I imagine there was a lot of discussion after this aired about who “won” the debate, and I feel like that’s not really the point of all of this. For an episode so wholly concentrated on replicating a live debate with eerie perfection, I thought this was a character study of these two men more than anything else. Sure, I think there were specific points where one person definitely out-debated the other person. (Santos’s “liberal” speech crushed Vinick, and Vinick wiped the floor with Santos on that Alaska question.) I still wanted to vote for Santos at the end of this, but goddamn, Vinick is perhaps the best fictional Republican I’ve ever seen.

But a lot of this traces back to the fact that Jimmy Smits and Alan Alda deserve every award ever made for this episode. They are immense in “The Debate,” which had a lot more in common with live theater than anything else. These two actors clearly put in a lot of work into their characters, their positions, and their lines. BECAUSE AT NO POINT DID I THINK EITHER ONE OF THEM WERE READING ANYTHING. They so completely became their characters that I was left in awe of what I’d just experienced. The use of 35mm film (I think? It seemed sharper.) was a fantastic choice, as was the decision to have Forrest Sawyer play himself as the moderator. It toyed with our sense of reality, and it was very, very easy to forget that this was a fictionalized account on a fictionalized television show. And then there were all the little vocal missteps, the mistakes, the way that the dialogue was just as verbose and present as any Sorkin episode of the show, and yet, not one bit of it seemed rehearsed. (Which is also a compliment to Lawrence O’Donnell, since it’s in the design of the dialogue that some of the realism comes out.) EVEN THE USE OF THE AUDIENCE IN THAT STUDIO AS A CHARACTER WAS BRILLIANT. The claps, that unbelievable gasp when Vinick said Head Start didn’t work… goddamn.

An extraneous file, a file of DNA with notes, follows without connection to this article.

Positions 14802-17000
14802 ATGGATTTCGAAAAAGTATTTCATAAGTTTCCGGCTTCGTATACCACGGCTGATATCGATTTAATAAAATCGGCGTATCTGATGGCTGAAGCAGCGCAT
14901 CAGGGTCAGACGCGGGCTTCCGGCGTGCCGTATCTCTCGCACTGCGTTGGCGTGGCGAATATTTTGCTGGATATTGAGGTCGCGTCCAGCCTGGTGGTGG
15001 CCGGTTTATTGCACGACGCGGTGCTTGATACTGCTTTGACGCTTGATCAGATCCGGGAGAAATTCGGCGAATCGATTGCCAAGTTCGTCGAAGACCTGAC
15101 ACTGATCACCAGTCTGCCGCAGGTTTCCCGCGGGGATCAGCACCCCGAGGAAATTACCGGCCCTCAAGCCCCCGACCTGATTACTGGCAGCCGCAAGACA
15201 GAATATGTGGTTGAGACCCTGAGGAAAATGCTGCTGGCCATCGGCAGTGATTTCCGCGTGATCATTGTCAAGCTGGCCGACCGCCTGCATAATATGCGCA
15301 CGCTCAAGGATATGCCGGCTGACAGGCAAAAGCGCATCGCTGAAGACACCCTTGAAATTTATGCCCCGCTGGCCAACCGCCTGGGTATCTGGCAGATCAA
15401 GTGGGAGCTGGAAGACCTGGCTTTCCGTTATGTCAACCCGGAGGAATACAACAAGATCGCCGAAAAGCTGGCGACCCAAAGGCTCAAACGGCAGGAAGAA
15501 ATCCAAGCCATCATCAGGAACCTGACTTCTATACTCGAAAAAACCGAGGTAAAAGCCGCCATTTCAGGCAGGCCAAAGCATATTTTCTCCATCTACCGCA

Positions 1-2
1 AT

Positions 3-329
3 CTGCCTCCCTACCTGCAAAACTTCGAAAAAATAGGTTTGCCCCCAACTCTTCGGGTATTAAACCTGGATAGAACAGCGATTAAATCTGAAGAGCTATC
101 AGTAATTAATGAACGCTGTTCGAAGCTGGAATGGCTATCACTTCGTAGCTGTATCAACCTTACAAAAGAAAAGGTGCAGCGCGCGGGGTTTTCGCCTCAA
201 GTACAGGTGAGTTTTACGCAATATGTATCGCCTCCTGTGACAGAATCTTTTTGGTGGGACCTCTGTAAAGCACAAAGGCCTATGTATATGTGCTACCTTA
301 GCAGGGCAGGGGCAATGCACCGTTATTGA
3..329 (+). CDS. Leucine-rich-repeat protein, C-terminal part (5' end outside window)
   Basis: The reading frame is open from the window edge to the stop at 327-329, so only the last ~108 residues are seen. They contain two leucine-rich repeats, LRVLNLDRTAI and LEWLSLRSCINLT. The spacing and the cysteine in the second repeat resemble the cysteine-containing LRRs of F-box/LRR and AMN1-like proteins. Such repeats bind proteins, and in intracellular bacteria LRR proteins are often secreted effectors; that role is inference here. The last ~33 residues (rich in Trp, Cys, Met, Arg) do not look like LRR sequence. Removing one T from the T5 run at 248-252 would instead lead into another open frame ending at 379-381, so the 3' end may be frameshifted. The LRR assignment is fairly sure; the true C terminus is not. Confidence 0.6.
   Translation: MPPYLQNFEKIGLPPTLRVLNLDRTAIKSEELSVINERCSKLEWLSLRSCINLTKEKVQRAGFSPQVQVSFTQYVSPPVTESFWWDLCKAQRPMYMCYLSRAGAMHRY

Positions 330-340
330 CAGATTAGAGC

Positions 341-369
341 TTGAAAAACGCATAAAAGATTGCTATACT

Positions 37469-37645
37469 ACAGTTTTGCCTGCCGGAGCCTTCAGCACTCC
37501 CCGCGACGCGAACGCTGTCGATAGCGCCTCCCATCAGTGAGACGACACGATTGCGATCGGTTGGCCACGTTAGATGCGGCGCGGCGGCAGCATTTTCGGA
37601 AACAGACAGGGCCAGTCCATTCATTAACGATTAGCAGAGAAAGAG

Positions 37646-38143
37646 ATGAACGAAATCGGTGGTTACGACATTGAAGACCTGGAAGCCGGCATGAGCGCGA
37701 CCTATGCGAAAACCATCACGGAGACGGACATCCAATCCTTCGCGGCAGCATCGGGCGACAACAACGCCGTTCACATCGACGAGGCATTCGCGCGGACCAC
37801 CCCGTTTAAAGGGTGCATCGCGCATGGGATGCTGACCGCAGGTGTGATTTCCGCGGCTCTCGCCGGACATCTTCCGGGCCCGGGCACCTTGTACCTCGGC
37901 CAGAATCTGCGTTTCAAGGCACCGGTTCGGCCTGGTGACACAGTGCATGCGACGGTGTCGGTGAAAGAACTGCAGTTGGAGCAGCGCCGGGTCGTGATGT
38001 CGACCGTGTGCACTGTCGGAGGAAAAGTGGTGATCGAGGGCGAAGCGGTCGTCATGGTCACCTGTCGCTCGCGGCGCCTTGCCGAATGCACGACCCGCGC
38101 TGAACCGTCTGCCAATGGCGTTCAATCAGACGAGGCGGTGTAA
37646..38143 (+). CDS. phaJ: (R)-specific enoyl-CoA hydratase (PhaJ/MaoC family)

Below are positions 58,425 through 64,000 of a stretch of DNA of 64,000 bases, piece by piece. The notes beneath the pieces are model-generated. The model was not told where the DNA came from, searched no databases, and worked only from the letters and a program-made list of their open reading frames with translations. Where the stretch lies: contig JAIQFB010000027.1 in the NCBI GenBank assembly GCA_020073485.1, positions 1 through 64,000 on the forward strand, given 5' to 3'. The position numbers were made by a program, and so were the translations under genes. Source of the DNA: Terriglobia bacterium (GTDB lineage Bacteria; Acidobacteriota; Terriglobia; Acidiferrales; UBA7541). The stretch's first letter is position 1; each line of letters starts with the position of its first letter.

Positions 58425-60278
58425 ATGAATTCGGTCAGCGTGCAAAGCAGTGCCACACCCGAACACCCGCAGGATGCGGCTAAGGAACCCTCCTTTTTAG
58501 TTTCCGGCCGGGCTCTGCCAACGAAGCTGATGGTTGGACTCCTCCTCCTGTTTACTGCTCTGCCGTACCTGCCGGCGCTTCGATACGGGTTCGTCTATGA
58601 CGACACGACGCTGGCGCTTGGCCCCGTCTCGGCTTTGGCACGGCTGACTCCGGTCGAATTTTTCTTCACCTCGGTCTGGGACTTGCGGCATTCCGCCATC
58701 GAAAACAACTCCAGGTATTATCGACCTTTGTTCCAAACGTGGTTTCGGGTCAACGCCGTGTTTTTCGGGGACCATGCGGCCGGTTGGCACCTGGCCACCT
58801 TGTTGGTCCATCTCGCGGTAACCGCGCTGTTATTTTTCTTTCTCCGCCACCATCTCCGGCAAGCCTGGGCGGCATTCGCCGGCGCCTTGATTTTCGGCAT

I feel honored that I even got to watch this.